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Thread: Digestive fluid

  1. #1

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    Unhappy

    hi, i'm mordan

    im doing an sience experiment on picherplants for school about the digestion of carnivorousplants and would really like to have some information about this subject.
    I am also not so verry sure about by experiment, we wanted to isolate some of it's digestive fluid on the bottom of the 'tubes' of the plant, i only just don't know how......

    thx

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    Do you have a plant that you are going to use for the experiment? If so, I would recommend putting a swab of cotton in the mouth of the pitcher just as it opens. This will prevent it from eating anything and thus contaminating the juice. Let it stand a few days, and keep the plan nice & wet. You may be able to poor out some of the fluid.

    I don't actually know if sars keep a resevoir in their pitchers like neps do, though. If they don't, this won't work. Something in the back of my brain is telling me that the movement of prey is what stimulates the secretion of the fluid.

    Hopefully someone else will jump in here....
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    Assuming he's going to analyse it for proteases, why not just collect the bilge from a full pitcher, and see if digestive enzymes show up in that.

    And, as a control, drown some bugs in water and let it stand for a couple of weeks, and compare that to the pitcher fluid.
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    "Insects that encounter the purple pitcher plant, S. purpurea, drown in collected rainwater, where they slowly decompose by bacterial action and weak enzymes. All of the other species trap their prey in tubular leaves, near the bottom of which digestive acids and enzymes are produced and secreted more heavily as more insects are caught. Micro-organisms also play a part in digestion."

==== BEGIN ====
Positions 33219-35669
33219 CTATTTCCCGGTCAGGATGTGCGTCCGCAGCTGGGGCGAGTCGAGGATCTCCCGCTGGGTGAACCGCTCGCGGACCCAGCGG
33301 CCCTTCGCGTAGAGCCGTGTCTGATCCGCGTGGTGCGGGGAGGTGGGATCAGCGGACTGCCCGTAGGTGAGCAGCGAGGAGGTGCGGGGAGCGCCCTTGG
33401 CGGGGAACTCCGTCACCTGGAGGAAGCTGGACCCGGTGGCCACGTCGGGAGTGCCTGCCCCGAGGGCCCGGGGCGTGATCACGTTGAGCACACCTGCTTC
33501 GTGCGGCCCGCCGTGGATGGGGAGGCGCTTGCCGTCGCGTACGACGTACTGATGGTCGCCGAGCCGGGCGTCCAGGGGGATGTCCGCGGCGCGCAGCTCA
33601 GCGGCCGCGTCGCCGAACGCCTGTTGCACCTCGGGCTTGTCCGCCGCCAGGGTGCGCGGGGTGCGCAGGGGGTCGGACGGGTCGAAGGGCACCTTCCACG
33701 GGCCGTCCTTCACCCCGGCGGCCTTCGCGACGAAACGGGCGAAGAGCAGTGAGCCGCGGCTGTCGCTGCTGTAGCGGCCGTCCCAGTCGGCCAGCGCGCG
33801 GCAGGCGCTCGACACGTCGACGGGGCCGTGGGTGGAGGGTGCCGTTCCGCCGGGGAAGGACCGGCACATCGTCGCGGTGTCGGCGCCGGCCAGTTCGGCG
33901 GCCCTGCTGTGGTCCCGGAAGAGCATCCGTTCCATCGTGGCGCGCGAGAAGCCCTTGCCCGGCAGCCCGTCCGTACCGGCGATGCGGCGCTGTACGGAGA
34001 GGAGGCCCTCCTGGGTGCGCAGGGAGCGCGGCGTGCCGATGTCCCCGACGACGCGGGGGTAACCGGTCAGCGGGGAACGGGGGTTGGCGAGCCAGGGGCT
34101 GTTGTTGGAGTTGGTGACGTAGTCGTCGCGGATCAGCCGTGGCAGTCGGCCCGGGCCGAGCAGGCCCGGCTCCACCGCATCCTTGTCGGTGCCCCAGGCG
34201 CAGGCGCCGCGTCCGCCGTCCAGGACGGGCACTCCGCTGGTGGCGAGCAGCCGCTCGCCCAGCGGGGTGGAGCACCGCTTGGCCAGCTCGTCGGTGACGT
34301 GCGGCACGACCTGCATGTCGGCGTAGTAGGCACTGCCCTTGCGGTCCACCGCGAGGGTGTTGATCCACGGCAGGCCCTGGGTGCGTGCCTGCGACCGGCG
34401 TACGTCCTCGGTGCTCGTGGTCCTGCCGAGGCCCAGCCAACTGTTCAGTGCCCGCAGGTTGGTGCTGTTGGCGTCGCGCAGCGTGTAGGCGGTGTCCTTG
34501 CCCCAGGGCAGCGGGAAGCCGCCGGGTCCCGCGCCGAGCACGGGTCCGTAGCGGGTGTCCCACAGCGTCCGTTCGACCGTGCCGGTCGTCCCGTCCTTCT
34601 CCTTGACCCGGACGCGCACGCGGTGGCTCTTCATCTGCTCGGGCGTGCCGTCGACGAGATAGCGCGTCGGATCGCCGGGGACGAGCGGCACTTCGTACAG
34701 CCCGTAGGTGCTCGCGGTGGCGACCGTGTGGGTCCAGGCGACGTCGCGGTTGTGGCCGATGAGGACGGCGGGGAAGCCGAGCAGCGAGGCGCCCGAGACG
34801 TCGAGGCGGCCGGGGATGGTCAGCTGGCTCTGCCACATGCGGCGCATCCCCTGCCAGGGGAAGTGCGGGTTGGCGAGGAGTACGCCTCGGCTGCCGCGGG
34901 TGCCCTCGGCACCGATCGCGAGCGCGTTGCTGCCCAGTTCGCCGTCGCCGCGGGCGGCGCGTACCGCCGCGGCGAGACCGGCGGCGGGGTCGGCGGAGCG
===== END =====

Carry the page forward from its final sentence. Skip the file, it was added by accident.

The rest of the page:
-Peter D'amato, The Savage Garden, p. 74, regarding Sarracenias
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    hi there,

    thx for the info. there is little to no fluid in my sep. i also have a venus so i thought of an another experiment:
    there is an verry little amount of fluid needed to measure the ph level, so i can see wheter it is acidic.
    Next to that i am going to put some fat in it. If the plant digests fat it would mean there is something like lipase. I'm also take some albumen and feed it to the sep. depending on the product i will indicate an pep- enzyme. maybe i can also feed it some starch or so.

    i'm verry exited about this project and what i'll find [img]http://www.**********.com/iB_html/non-cgi/emoticons/new/smile.gif[/img]

    write you later

    kamiel

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    Stay chooned in for more! Clint's Avatar
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    you could stimulate the pitchers with a probe or something a couple times a day to trick them. or maybe put them in a terrarium with a fan blowing on them to shake them gently.

    you might want to try several genera.

  7. #7

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    Isn't school almost out for the summer?

    First you need to run a Google search and see what others have already done. That should give you a better idea of what has been done. Maybe even replicate a previous experiment.

    Sarracenia purpurea pitchers hold fluid and nepenthes also.

    Not sure about using the "fat" thing. There are different types of fat. Run a search on the enzymes of sarracenia, etc. - they may not can break down complex fats.

    Isolate the control group so no insects can enter the pitchers. This can be done by blocking the pitcher opening with cotton. Use different insects in the others. Maybe crush some bugs and not crush some in other pitchers. You will need multiple plants for both groups.

    Isolating chemical compounds from plants is a bit complex. Maybe just run an experiment on pitcher plants with insects and another group without insects and plot which ones grow better.

    Good Luck,
    Tweek
    \"The world is a dangerous place, not because of those who do evil, but because of those who look on and do nothing.\" - EInstein

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    There won't be any fluid in empty, blocked pitchers. To collect anything you will need to let it catch some insects and then slit open the pitcher, as the acid will be below the level of insects and hard to get to from above.

    There will be no lipase, but mostly protease. Chitonase is apparenly present in small quantities.

    The plant absorbs nitrogen and phosphorus, but not calcim, magnesium or potassium
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